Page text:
The race to space was not without the unfortunate casualties here and there. Nevertheless, as a whole, it has been a very safe program. The first deaths experienced by the United States, in the NASA program were those of Command Pilot Gus Grissom, Senior Pilot Ed White, and Pilot Roger Chaffee on January 27, 1967, when he Command Module interior caught fire and burned, during a pre-launch test on Launch Pad 34 at Cape Kennedy. At that time there was no interior latch, so the men could not escape the burning module. It was a terrible tragedy for the NASA program and the nation as a whole. The United States had been involved in a “race to space” with the Soviet Union, and the fire was a terrible setback…not to mention the horrific loss of life.

On April 24, 1967, just a few short months later, the Soviet Union also experienced a tragic set back, when Soviet Cosmonaut Vladimir Komarov is killed when his parachute failed to deploy during his spacecraft’s landing. Komarov, a fighter pilot and aeronautical engineer, was testing the spacecraft Soyuz I at the time of the catastrophic failure of the parachute. He had made his first space trip in 1964, three years before the doomed 1967 voyage. After 24 hours and 16 orbits of the earth in Soyuz I, Komarov was scheduled to reenter the atmosphere, but ran into difficulty handling the vessel and was unable to fire the rocket brakes. It took two more trips around the earth before the cosmonaut could manage reentry. When Soyuz I reached an altitude of 23,000 feet, a parachute was supposed to deploy, bringing Komarov safely to earth. Unfortunately, the maneuvering problems he had caused the lines of the chute had gotten tangled and there was no backup chute. When Soyuz I reached an altitude of 23,000 feet, a parachute was supposed to deploy, bringing Komarov safely to earth. Komarov plunged to the ground and was killed.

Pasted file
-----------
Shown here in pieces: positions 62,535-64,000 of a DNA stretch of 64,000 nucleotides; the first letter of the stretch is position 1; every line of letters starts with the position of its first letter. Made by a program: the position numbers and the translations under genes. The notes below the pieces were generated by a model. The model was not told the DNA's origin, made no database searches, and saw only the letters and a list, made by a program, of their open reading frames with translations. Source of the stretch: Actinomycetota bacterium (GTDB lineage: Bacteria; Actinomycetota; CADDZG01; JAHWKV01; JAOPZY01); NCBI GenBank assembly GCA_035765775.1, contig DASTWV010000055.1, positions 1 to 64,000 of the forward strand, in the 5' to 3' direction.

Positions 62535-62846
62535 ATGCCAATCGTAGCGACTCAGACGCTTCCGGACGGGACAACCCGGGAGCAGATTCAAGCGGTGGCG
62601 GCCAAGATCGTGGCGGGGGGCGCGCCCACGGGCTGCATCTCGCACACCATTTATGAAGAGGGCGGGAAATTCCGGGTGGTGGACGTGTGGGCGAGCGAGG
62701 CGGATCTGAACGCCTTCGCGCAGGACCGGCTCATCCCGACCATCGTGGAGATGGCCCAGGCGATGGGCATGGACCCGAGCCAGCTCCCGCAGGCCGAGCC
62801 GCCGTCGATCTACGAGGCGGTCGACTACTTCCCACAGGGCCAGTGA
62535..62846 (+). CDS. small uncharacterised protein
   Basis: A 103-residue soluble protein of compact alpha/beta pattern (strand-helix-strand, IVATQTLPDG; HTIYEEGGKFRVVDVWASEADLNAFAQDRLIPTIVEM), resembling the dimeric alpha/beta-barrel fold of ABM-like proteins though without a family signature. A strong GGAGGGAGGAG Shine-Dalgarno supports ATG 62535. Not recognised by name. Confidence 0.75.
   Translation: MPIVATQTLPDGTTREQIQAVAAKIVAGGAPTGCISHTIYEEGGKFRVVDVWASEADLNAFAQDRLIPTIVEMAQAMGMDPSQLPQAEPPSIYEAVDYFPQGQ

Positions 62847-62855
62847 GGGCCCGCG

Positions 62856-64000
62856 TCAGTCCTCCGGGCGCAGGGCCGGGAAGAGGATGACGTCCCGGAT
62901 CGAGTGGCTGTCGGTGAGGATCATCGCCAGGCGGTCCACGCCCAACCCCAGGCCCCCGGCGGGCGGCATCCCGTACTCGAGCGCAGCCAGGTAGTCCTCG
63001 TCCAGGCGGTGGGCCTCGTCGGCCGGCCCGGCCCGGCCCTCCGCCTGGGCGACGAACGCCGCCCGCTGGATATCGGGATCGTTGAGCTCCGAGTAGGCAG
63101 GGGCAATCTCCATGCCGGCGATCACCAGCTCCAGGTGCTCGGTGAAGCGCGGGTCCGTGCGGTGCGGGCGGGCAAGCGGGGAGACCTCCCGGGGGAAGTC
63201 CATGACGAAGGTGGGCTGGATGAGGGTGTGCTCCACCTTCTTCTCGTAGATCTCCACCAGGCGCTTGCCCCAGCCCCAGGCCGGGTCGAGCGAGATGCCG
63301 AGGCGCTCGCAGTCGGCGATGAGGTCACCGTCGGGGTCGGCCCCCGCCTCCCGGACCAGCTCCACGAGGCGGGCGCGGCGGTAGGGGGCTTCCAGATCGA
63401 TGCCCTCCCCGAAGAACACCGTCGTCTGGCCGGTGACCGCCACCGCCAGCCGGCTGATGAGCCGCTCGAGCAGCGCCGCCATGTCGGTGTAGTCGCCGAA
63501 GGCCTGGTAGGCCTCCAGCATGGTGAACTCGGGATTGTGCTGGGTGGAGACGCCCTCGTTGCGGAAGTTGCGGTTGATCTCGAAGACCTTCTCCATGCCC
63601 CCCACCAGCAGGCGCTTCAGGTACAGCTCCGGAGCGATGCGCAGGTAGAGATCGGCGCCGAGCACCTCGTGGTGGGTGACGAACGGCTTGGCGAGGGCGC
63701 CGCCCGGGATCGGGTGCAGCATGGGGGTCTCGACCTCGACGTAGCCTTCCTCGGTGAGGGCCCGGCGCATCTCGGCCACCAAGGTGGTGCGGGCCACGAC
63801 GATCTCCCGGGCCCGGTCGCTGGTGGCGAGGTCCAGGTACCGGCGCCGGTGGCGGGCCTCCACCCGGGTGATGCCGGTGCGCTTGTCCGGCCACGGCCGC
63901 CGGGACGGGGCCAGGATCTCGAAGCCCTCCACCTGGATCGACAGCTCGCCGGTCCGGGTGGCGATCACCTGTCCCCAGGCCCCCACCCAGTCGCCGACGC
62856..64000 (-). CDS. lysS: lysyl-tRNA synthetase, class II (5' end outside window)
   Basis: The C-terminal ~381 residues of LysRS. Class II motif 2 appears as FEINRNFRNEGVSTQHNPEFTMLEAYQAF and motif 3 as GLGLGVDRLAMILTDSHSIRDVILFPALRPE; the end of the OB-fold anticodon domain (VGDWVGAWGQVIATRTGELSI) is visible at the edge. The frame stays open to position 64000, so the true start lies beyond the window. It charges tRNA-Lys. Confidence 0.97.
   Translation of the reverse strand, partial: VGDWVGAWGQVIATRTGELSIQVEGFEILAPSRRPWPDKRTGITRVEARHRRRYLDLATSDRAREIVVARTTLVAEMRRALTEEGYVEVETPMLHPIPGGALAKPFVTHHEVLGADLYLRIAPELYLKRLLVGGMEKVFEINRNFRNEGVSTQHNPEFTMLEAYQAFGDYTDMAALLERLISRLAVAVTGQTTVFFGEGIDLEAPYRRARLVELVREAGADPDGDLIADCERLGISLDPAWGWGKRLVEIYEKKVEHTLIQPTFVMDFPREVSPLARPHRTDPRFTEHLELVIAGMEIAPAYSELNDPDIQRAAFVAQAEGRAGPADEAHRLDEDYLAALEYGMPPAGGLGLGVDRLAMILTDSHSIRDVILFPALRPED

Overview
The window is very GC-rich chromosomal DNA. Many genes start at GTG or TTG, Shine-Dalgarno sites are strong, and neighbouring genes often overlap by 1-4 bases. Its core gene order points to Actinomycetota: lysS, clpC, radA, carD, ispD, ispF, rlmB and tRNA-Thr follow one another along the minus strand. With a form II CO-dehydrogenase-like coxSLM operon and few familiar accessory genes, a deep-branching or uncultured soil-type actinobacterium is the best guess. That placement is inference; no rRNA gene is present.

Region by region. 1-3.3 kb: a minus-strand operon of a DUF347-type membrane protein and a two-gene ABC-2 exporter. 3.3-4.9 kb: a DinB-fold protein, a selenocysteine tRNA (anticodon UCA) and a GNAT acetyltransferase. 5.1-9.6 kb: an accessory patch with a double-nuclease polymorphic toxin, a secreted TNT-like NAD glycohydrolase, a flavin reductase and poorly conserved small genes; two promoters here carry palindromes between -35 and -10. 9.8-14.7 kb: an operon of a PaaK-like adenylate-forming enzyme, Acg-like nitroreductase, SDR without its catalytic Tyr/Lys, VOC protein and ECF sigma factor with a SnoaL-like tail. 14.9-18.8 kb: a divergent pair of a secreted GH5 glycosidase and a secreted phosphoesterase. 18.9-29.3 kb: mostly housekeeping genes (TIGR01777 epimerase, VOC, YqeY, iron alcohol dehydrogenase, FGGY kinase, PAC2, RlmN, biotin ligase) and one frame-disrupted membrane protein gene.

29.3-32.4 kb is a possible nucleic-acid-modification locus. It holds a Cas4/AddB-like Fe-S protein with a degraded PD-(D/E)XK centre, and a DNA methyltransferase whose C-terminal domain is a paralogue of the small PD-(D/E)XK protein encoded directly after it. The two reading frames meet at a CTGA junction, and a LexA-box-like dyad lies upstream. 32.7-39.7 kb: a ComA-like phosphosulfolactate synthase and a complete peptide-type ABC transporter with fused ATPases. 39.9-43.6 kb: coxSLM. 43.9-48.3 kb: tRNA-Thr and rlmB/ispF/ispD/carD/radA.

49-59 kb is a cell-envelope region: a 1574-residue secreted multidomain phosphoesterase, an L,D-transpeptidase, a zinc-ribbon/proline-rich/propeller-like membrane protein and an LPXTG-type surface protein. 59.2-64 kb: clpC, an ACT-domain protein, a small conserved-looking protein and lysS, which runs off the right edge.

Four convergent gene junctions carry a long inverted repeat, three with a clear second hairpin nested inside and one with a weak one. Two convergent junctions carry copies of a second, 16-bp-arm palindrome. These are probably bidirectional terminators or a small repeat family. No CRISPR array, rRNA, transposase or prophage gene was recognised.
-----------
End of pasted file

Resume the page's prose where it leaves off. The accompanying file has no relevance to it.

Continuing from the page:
Things in the Soviet Union were different than in the United States, and Komarov’s wife had not been told of the Soyuz I launch until after Komarov was already in orbit. Sadly, she did not get to say goodbye to her husband. Komarov was considered a national hero, and there was vast public mourning in Moscow. Komarov’s ashes were buried in the wall of the Kremlin. Space flight is dangerous, a fact that is well known to all who venture into its corridors. Despite the dangers, both the Soviet Union and the United States continued their space exploration. The United States landed men on the moon just two years later. Everyone was determined to see the program through, as they continue to be to this day.

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